Sylvère Lotringer, photo by Iris Klein.
Yesterday, the Fales Library at NYU made the Sylvère Lotringer Papers and Semiotext(e) Archive available to researchers. Lotringer is an author, publisher, and social critic widely credited with bringing French theorists such as Foucault, Deleuze and Guattari, and Baudrillard to English-language readers. As Fales’s Senior Archivist Lisa Darms says, “Sylvère's collection could have gone to any number of big league institutions, but by choosing Fales and positioning his archive in the context of our Downtown Collection, he chose to foreground his and Semiotext(e)'s affiliation with the Downtown scene.”
Melville House has announced the finalists for its 2011 Moby Awards for best and worst book trailers, with notable entries including videos for Adam Levin’s novel The Instructions (best Book Trailer As Stand Alone Art Object), Emma Donaghue’s novel Room (Best Big House), Laura Flanders’s non-fiction tome At the Tea Party (Best Small House), and Jay-Z’s autobiographical examination of his lyrics, Decoded (Most Celebtastic Performance). The winner will be announced on Thursday at a celebration at the powerHouse Arena in Brooklyn.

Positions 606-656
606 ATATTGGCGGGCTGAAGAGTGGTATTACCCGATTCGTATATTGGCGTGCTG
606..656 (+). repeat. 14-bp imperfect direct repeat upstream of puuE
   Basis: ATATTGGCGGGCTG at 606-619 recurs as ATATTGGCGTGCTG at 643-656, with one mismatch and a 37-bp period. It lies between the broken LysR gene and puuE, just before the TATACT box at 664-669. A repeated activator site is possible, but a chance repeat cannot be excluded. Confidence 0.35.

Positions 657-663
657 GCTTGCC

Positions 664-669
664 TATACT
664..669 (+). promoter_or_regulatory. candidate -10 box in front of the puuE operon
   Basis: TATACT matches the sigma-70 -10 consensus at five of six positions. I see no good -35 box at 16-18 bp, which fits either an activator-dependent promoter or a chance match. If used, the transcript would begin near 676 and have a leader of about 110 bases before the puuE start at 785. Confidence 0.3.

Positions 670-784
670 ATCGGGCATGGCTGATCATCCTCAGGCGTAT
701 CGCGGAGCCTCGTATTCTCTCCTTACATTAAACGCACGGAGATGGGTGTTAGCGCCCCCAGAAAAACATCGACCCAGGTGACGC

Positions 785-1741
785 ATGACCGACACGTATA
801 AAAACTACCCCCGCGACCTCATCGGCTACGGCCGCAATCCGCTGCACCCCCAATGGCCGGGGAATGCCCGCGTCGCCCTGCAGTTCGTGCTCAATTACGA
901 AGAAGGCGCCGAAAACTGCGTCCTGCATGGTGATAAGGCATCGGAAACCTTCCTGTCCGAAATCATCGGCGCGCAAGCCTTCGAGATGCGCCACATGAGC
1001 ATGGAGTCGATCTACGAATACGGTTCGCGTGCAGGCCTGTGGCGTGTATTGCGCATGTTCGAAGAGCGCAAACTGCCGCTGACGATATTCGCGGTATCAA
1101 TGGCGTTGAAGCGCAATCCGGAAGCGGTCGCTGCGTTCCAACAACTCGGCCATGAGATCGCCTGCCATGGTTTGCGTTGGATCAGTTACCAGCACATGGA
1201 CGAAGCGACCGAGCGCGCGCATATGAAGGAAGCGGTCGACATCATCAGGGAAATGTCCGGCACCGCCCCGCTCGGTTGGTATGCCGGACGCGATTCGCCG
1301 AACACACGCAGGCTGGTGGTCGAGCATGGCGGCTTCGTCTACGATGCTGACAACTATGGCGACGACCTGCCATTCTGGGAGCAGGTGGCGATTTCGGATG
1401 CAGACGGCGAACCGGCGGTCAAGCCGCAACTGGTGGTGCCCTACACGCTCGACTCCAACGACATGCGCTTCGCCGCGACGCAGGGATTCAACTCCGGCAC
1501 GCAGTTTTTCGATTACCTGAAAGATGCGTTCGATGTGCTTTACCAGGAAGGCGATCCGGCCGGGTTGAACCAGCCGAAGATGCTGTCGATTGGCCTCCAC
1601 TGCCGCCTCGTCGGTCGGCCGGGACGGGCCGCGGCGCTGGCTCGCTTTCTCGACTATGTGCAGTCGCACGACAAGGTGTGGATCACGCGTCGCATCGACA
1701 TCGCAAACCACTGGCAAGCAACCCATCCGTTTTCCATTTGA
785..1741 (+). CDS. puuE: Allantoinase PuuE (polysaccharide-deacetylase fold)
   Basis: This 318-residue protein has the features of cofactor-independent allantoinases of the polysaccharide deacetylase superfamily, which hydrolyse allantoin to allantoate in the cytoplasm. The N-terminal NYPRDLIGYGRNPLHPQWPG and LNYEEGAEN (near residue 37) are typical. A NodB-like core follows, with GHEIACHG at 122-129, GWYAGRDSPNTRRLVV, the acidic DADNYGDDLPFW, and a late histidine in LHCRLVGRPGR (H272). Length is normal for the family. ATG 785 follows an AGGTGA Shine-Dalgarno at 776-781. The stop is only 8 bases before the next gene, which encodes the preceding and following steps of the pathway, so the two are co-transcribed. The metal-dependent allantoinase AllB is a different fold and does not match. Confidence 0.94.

Mark Sarvas, editor of the blog the Elegant Variation, writes of the future of his site (which has been dormant lately, aside from the occasional Banville update), and the future of literary blogs in general: “I’ve come to believe that perhaps the problem with the internet isn’t that it gives voice to every crank with a keyboard and a broadband connection. No, it may be that the insidious thing is the insularity of the waiting chorus of those who champion mediocrity, who validate self-indulgence or unoriginal thinking.”
At The Millions, Garth Risk Hallberg writes about great books that are Kindle-proof.